I’ll Show You Something To Make You Change Your Mind: Perception

20181211 ILL SHOW YOU SOMETHING TO MAKE YOU CHANGE YOUR MIND PERCEPTION

I’m still in London and it looks as though I’ll be here until after Christmas, when I’ll then journey back to Wales for a while. It’s easy to understand Wales as the land of ‘myth and magic’, for that is was it is, but what of London?

The world exists as you perceive it.
It is not what you see, it is how you see it.
It is not what you hear, but how you hear it.
It is not what you feel, but how you feel it.

Rumi

London is a bustling modern city of more than eight million people, a ‘powerhouse’ of activity and trade and modern buildings that reach to the sky. But, there’s more.

Look deeper, and it too is a place of ‘myth and magic’, and I do believe wherever you are, if you scratch below the surface (metaphorically) there is more there than meets the eye.

Look at it one way, here, and you see a twenty-first century, modern city, perceive it afresh and you also see, almost seemingly superimposed onto it, a place that is altogether otherworldly of which many people only get glimpses that are fleeting and easily ‘drowned out’ by modern life. But, not you.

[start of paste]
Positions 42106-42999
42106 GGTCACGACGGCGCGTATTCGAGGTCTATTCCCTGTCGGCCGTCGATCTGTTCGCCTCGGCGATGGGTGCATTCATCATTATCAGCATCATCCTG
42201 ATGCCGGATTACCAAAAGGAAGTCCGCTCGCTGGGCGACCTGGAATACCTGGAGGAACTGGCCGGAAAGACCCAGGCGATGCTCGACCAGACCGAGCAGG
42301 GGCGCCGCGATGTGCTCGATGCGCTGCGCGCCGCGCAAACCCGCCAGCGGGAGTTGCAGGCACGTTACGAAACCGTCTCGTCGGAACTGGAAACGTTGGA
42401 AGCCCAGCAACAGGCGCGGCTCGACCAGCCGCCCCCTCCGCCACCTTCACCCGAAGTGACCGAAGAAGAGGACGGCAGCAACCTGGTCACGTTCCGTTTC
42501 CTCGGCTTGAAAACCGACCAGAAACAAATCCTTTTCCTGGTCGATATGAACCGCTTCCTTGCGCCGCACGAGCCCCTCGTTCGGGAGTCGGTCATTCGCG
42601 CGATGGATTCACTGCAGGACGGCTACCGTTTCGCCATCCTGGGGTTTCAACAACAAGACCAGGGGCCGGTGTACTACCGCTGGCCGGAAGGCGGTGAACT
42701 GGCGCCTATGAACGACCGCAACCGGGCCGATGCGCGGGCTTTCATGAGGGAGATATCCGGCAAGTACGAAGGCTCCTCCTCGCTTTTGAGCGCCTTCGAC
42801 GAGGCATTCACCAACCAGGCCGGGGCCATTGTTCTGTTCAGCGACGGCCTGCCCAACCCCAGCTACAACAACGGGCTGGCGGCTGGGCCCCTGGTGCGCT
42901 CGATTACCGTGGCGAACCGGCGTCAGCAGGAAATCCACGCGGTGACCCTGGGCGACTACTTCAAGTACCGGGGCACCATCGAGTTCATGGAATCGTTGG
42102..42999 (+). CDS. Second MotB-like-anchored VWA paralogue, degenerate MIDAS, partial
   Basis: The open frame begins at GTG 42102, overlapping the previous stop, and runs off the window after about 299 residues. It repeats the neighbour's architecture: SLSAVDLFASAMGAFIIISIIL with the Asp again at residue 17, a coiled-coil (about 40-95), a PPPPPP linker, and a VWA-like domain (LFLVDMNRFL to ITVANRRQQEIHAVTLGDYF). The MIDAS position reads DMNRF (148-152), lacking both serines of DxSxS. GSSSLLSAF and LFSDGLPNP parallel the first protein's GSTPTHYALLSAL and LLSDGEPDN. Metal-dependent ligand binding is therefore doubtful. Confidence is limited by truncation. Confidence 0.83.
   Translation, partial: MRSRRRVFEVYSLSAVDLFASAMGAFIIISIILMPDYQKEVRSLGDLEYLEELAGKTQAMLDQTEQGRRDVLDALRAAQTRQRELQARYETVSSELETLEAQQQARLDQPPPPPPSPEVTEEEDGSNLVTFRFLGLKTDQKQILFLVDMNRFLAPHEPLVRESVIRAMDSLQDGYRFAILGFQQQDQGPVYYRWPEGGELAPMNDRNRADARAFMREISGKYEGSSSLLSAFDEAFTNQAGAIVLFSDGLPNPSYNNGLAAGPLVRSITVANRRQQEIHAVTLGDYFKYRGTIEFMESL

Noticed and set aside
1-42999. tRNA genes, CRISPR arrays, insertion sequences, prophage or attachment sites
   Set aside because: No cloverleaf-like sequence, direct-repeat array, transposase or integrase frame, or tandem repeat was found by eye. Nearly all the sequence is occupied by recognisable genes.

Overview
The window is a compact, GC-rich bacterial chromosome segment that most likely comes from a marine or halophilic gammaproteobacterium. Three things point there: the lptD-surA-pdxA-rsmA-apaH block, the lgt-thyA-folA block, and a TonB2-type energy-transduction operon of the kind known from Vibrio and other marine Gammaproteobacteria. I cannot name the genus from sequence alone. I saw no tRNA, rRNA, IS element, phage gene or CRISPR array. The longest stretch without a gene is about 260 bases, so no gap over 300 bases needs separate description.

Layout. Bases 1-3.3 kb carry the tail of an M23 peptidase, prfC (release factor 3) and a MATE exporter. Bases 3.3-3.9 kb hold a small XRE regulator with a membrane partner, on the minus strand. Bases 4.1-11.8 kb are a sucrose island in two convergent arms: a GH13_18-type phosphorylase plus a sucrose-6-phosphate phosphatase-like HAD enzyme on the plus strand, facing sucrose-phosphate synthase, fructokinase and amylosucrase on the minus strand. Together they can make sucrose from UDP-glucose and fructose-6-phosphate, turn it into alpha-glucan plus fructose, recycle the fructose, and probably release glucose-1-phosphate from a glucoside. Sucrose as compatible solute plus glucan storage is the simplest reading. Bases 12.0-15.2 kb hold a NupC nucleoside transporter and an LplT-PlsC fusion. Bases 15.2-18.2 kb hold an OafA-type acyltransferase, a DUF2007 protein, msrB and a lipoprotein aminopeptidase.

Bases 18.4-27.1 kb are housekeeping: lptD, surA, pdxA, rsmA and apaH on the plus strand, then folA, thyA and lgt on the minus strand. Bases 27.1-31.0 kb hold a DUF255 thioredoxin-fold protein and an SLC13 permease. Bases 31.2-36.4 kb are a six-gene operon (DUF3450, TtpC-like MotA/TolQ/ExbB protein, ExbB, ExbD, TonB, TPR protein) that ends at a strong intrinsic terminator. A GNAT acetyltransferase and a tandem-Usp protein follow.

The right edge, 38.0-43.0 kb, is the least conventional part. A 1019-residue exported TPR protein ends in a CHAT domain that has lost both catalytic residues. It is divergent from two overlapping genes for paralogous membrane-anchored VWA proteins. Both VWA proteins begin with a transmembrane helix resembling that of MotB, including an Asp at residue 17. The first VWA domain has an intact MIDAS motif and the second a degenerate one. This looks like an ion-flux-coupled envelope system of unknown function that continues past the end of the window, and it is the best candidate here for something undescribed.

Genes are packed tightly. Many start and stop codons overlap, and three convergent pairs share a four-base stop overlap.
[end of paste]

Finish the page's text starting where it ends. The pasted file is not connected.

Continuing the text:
Let me take you by the hand and
Lead you through the streets of London
I’ll show you something to make you change your mind.

‘Streets of London’, song, 1969, Ralph McTell

‘Myth and magic’ all around us, around me, around you wherever you are? Take for instance, the story of Bran. Bran the Blessed, sometimes called Bendigeidfran or Brân Fendigaidd, which means ‘ Blessed Raven’ in Welsh). He was a giant, a king of renown in Britain as recorded in the Mabinogion.

In one of the many battles mentioned in the Mabinogion, only seven men survived the battle, and they are told by a mortally wounded Bran to cut off his head. The story goes that they did this and (as sometimes happens in these ancient stories) Bran’s head continued to speak for some considerable time. Once silent, and some time later, the seven men take Bran’s head to (what is thought to be Grasshold Island, near Dyded in Wales).